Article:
Figure 1 (A) The number of patients with rosacea infected with COVID-19. (B) The post-infection symptoms of patients with rosacea infected with COVID-19.

Among 73 rosacea patients infected with COVID-19, 25 (34.25%) had exacerbations. Among the 25 patients, 22 of them experienced exacerbations without any change in the treatment regimen. The exacerbation of the disease was mainly reflected in 23 cases (92.00%) of facial flushing, 17 cases (68.00%) of facial burning sensation, 14 cases (56.00%) of telangiectasia, 14 cases (56.00%) of persistent facial erythema and 7 cases (28.00%) of facial itching. Among 73 rosacea patients infected with COVID-19, 45 patients (61.64%) had a treatment regimen that had no effect, and 3 patients (4.11%) had remission. Nine patients (12.33%) changed their treatment during COVID-19 infection. Furthermore, infection with COVID-19 had a psychological impact on 18 patients (24.66%).

This study also studied the relationship between the changes in symptoms in rosacea patients after infection with COVID-19 and fever, usage of antipyretic drugs, vaccination, type of mask, and duration of mask usage. As shown in Table 1, the changes in symptoms in rosacea patients after COVID-19 infection were unrelated to fever, antipyretics usage, and vaccination (P>0.05).

Table 1 Changes of Rosacea Patients Infected with COVID-19

During the COVID-19 pandemic, masks aggravated the condition of 53 patients (72. 60%), mainly manifested in 51 patients (98. 08%) experiencing aggravated facial flushing, 24 patients (45. 28%) experiencing aggravated facial erythema, 23 patients (43. 40%) experiencing aggravated facial burning sensation, and 16 patients (30. 19%) experiencing aggravated papules and pustules. The type of mask worn by patients was related to the exacerbation of rosacea (χ 2 = 7. 145, P = 0. 025), while the duration of mask usage was not associated with the exacerbation of rosacea (χ 2 = 0. 013, P = 0. 908) (Table 2). The details are shown in Figure 2.

Table 2 The Relationship Between Mask Use and Disease Change in Rosacea Patients

Figure 2 The relationship between mask usage and disease change in rosacea patients.


To our knowledge, this is the first study to investigate the effect of COVID-19 infection on individuals with rosacea. Notably, our investigation revealed that 34.25% of rosacea patients had exacerbations subsequent to contracting COVID-19. We also found that the changes in symptoms of rosacea patients following COVID-19 infection were unrelated to fever, antipyretics usage, and vaccination status. In addition, we conducted an in-depth exploration of the correlation between the type of mask worn by rosacea patients and the duration of mask usage, and the rosacea exacerbation. However, our results found that the type of mask worn by rosacea patients was related to the exacerbation of rosacea, while the duration of mask usage was not associated with the exacerbation of rosacea.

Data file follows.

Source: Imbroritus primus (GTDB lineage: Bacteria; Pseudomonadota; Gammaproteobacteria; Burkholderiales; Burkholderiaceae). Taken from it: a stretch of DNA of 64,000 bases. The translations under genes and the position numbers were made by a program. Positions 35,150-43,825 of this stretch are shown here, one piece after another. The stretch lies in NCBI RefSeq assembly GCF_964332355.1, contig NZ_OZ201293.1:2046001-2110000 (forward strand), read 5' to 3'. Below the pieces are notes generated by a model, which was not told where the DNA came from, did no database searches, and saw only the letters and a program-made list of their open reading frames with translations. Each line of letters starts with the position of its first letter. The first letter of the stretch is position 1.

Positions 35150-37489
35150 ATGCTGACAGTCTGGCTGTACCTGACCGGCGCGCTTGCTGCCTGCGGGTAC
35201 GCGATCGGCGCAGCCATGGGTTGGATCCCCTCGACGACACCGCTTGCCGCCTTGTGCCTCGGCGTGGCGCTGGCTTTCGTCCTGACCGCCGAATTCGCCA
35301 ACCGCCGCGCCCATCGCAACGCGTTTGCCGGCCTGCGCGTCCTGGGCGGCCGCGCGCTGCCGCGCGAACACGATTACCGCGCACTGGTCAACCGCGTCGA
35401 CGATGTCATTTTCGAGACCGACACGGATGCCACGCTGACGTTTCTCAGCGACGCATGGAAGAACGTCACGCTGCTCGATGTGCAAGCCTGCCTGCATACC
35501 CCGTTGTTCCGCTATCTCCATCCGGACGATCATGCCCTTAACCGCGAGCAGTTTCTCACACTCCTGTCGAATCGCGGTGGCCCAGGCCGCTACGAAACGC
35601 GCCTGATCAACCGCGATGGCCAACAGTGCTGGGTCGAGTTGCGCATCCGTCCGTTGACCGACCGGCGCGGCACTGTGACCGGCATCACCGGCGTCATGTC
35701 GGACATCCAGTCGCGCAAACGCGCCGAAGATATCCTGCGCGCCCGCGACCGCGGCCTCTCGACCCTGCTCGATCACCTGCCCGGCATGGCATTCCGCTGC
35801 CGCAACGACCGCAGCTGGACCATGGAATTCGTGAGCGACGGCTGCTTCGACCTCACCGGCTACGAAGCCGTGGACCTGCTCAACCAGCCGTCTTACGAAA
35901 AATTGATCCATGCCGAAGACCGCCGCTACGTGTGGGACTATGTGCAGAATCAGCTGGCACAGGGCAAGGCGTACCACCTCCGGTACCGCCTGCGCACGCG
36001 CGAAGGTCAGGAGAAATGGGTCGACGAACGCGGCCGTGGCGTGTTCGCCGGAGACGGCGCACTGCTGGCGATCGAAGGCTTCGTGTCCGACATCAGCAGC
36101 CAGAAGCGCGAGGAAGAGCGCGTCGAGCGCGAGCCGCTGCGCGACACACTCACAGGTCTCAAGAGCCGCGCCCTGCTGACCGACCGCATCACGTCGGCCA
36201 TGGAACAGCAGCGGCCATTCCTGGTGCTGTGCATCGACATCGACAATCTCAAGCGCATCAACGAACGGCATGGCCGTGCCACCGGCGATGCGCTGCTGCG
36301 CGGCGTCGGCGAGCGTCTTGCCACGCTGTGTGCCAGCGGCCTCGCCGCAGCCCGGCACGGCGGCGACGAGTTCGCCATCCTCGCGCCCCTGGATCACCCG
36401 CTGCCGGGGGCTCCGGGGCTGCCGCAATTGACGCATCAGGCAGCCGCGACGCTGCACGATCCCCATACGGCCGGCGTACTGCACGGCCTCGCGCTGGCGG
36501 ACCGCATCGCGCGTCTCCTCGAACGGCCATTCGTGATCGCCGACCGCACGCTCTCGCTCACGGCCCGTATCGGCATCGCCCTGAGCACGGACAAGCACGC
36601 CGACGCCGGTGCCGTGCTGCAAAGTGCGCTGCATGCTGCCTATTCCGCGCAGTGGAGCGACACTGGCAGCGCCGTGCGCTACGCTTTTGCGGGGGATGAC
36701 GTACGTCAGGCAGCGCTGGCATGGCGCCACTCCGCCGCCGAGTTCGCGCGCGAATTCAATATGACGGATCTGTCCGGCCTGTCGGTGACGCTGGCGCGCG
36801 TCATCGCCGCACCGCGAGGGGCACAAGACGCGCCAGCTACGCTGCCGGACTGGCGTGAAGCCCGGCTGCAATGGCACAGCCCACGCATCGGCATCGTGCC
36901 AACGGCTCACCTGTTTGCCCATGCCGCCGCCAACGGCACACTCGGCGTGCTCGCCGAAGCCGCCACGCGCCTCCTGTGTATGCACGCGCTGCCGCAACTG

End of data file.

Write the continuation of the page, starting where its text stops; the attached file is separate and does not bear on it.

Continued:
Our findings indicate that 34.25% of rosacea patients experienced exacerbation after COVID-19 infection. The aggravation primarily manifested as the aggravation of facial flushing (92.00%), facial burning sensation (68.00%), telangiectasia (56.00%), persistent facial erythema (56.00%) and facial itching (28.00%). Indeed, previous studies have documented a case study delineating amelioration in rosacea subsequent to acyclovir intervention for herpes simplex type 1 manifestations.25 Moreover, Sezer et al expounded upon a Wolf’s isotopic response, wherein rosacea manifested at the site of healed herpes zoster.26 Concomitantly, instances of rosacea post HIV infection have been documented. These observations posit a potential linkage between rosacea and viral infections.27,28 Previous studies have hypothesized that viral IgM and IgG can cross-react with mast cell IgE, subsequently triggering degranulation of mast cells.29 It has been documented that SARS CoV-2 specific IgM and IgG can be detected in affected patients.30 Consequently, we speculated that the cross-reaction between the SARS CoV-2 antibody and mast cell IgE might lead to mast cell degranulation.31 In addition, significantly elevated plasma concentrations of pro-inflammatory cytokines, such as interferon γ, tumor necrosis factor, IL-6, IL-1β, IL-2, and IL-17A, were reported in patients with COVID-19.6 These inflammatory mediators, along with the release of inflammatory factors from mast cell degranulation, can serve as endogenous vasoactive agents, inducing superficial vasodilation and resulting in facial flushing. Repeated flushing can lead to the development of persistent facial erythema, accompanied by telangiectasia. Additionally, it should be noted that the administration of nonsteroidal anti-inflammatory drugs in rosacea patients following COVID-19 infection may also provoke flushing.32,33 The facial itching symptoms can also be attributed to the release of various itch-inducing molecules or pruritogens triggered by mast cell degranulation.34